Manimahesh Yatra: Trek To Lord Shiva’s Playground
It’s a surreal experience … visiting Lord Shiva’s abode. Lakhs of devotees wait impatiently for the time of the year when weather would be hospitable enough to let humble mortals make the climb, traverse up to 14,500 feet to reach Manimahesh and get a rare glimpse of the mighty Mt. Kailash.
The Manimahesh yatra, this year, is scheduled to get underway on September 5. Come monsoons and the icy abode of Lord Shiva becomes accessible to men. Located in Chamba, Himachal Pradesh and reverred by Lord Shiva’s devotees, Kailash Parbat in Chamba is reverred as most sacred and is next only to Kailash Mansarovar in Tibet and Amarnath in Kashmir in its popularity. It is famed for its famous lights—‘mani’ referred to is the unexplained light around the mountain, both at night and in the day time, that has remained a mystery.
The yatra itself takes off after elaborate prayers in the Chaurasi Temple Complex in Chamba’s ancient capital, Bharmour. Lakhs of devottees climb the precarious, rocky trek, a steady climb that begins from Hadsar, barely 15 kilometers from Bharmour. The route to Manimahesh follows a roaring strream and is 13 km steep trek. After a gentle beginning near Hadsar, the stream, which carries water from the holy Manimahesh Lake, becomes thunderous as it tumbles down the rocky mountain path.
Before the devotees start the trek to Manimahesh, it is believed that permission has to be sought from Bharmani Mata in Bharmour. An ancient local diety, temple of Bharmani Mata too is situated in the grasslands several thousand feet above Bharmour. A three kilometer steep trek, winding through apple orchards, with trees loaded with fruit, flowers, takes you to Bharmani Mata. After paying respect at the temple, most people head to Hadsar to begin the climb.
A narrow, rocky path, winding with the roaring stream, stays with it and never wanders off till you reach Manimahesh. Legend has it that a shepherd had dreamt of the lake and had been given directions to it by Lord Shiva in his dream, thousands of years ago. The shepherd then followed this stream to discover the lake. He found a white marble, four faced ‘Shivling’, near the lake, where it remains in the temple even today.
Six kilometers of extremely tough climb over jagged rocks and sharp stones brings devotees to Dhanchoo. A popular legen d says that Lord Shiva, sought refuge behind this roaring stream, when he was being pursued by his devotee Bhasmasur whom he had granted a wish to destroy everything he laid his hand on. Bhasmasur attempted to lay hands on Lord Shiva himself and it was at Dhanchoo that he could shake Bhasmasur off.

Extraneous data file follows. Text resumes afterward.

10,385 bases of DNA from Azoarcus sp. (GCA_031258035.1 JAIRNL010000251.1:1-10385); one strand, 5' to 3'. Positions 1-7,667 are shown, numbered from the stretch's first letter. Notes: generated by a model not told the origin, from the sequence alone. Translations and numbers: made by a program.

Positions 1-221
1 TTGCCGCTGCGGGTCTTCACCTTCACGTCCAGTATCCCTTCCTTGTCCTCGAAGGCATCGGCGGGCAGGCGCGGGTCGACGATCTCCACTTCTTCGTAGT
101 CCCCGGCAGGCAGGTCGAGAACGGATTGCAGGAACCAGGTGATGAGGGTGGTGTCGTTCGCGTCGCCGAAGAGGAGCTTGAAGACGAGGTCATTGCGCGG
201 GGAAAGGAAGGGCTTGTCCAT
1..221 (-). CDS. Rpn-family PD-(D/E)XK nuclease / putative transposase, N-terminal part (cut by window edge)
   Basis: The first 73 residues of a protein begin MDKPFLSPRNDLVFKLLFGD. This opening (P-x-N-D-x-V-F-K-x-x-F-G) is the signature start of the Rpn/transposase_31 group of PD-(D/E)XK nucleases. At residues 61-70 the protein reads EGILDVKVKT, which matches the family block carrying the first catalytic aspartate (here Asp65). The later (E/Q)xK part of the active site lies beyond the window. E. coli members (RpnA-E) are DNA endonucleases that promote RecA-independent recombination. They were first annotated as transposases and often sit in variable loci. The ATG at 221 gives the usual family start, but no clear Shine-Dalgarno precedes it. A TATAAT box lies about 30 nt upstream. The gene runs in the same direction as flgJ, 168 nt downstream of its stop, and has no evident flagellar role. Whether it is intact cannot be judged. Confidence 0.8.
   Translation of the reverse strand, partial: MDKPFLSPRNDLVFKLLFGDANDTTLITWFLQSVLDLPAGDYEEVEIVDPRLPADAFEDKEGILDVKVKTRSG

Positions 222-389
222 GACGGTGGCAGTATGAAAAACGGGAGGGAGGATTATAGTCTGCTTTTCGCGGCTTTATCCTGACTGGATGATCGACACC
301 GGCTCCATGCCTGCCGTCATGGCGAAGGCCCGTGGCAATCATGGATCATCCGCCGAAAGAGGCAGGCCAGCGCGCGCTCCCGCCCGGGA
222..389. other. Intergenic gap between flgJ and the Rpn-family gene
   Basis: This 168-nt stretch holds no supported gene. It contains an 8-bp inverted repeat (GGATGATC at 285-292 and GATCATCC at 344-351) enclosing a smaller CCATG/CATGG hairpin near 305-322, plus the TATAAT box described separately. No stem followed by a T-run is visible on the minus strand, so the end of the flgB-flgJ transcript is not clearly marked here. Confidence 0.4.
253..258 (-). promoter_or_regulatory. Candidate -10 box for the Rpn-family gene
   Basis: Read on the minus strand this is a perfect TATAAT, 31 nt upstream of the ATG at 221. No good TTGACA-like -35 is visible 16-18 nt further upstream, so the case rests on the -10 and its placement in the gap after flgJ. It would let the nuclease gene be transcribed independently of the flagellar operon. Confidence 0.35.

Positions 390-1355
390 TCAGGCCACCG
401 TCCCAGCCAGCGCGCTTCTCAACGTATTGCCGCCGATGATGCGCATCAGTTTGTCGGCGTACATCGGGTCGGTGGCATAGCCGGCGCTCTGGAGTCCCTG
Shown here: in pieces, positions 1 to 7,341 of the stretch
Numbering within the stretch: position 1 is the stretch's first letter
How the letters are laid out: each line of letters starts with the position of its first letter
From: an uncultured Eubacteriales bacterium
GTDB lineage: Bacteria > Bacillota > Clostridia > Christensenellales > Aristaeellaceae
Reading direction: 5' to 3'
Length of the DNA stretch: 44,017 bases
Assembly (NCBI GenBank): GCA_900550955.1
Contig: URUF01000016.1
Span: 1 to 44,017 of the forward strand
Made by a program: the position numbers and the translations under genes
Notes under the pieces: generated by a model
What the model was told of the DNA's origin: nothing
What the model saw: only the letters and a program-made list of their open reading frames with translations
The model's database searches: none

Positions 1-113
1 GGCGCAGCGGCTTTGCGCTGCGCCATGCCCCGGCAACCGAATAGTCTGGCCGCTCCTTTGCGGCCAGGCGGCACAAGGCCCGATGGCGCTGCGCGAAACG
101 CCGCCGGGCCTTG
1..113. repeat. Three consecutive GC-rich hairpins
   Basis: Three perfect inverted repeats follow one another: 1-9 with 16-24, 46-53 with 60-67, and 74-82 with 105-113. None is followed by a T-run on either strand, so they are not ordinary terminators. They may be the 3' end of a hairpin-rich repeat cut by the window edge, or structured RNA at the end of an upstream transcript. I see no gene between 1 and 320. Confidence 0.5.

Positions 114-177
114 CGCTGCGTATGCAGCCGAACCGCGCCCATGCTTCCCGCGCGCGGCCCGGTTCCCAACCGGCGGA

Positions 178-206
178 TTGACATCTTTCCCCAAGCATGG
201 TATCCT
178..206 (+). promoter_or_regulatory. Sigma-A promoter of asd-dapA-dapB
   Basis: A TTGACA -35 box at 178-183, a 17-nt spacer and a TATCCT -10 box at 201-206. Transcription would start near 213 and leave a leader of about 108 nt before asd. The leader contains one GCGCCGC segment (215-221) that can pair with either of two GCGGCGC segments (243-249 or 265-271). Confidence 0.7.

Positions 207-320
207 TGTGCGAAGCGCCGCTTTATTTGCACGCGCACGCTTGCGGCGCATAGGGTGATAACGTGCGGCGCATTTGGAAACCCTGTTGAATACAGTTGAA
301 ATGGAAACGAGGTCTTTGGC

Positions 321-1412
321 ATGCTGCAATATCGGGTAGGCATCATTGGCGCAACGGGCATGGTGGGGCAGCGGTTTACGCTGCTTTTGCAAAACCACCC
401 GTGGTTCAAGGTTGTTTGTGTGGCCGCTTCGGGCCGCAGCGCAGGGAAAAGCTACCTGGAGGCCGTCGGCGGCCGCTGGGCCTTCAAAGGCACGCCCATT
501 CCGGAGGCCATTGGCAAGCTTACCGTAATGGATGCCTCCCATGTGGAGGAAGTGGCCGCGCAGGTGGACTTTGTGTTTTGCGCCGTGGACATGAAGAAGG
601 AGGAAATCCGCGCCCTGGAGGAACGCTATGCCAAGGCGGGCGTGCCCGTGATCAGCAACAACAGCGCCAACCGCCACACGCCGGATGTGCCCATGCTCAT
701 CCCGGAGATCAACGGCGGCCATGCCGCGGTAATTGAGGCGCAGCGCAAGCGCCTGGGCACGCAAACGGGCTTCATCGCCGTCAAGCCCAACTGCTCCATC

Three kilometers of enchanting landscape, through Sundarasi, brings one closer to God like never before. Sundarasi, as the name suggests, is divinely beautiful and is Lord’s own garden of wild flowers and valuable herbs. Three kilometers ahead is Gauri Kund, a place where women take the holy bath and is believed to be Goddess Parvati’s kund. It is a matter of great shame and remorse that the place, reverred by lakhs of people, is in a pathetic condition and in deep neglect. The lake itself is crystal clear and transparent but is littered with waste of devotees.
Three kilometeres uphill is the beautiful, Manimahesh Lake and one bend in the mountains suddenly brings you right in front of the mighty Kailash Parbat.Its beauty leaves you stunned and awe struck, even as its shape, that bears striking resemblence to natural shivling, leaves you wonder struck. Kailash Parbat is perpetually enveloped in thick clouds and it is only few moments in a day when the huge mountain is visible in all its enormity.
Loud chants of Har Har Mahadev pierce the thin air, even as sounds of conches echo through the mountains when clouds part affording a glimpse and ‘darshan’ of Kailash Parbat, believed to be home to Lord Shiva. The mountain itself has never been scaled due to religious sentiments attached to it. Folklore has it that all those who attempted to do so never came back. Beyond a point women are not allowed and of the many kunds in the area, one that is at the exact base of Kailash Parbat is exclusively for men.
The highest peak is the Mani Mahesh Kailas, also called ‘Chamba Kailash’ with its elevation of 5656 meter, that overlooks the lake. The lake, considered a glacial depression, is sourced by snow-melt waters from the surrounding hill slopes. The snow field at the base of the mountain is called by the local people as Shiva’s Chaugan—Shiva’s playground.
Of late, insanitation has become a number one hazard to the mountain as lakhs of devotees are also carrying plastic waste to the glacier and at the base of the holy mountain. Also the construction of make shift public toilets by the public works department of HP have made a blunder by positioning the toilets in the direction of the holy mountain with its waste flowing directly into the holy stream.
By Priya Yadav from Chamba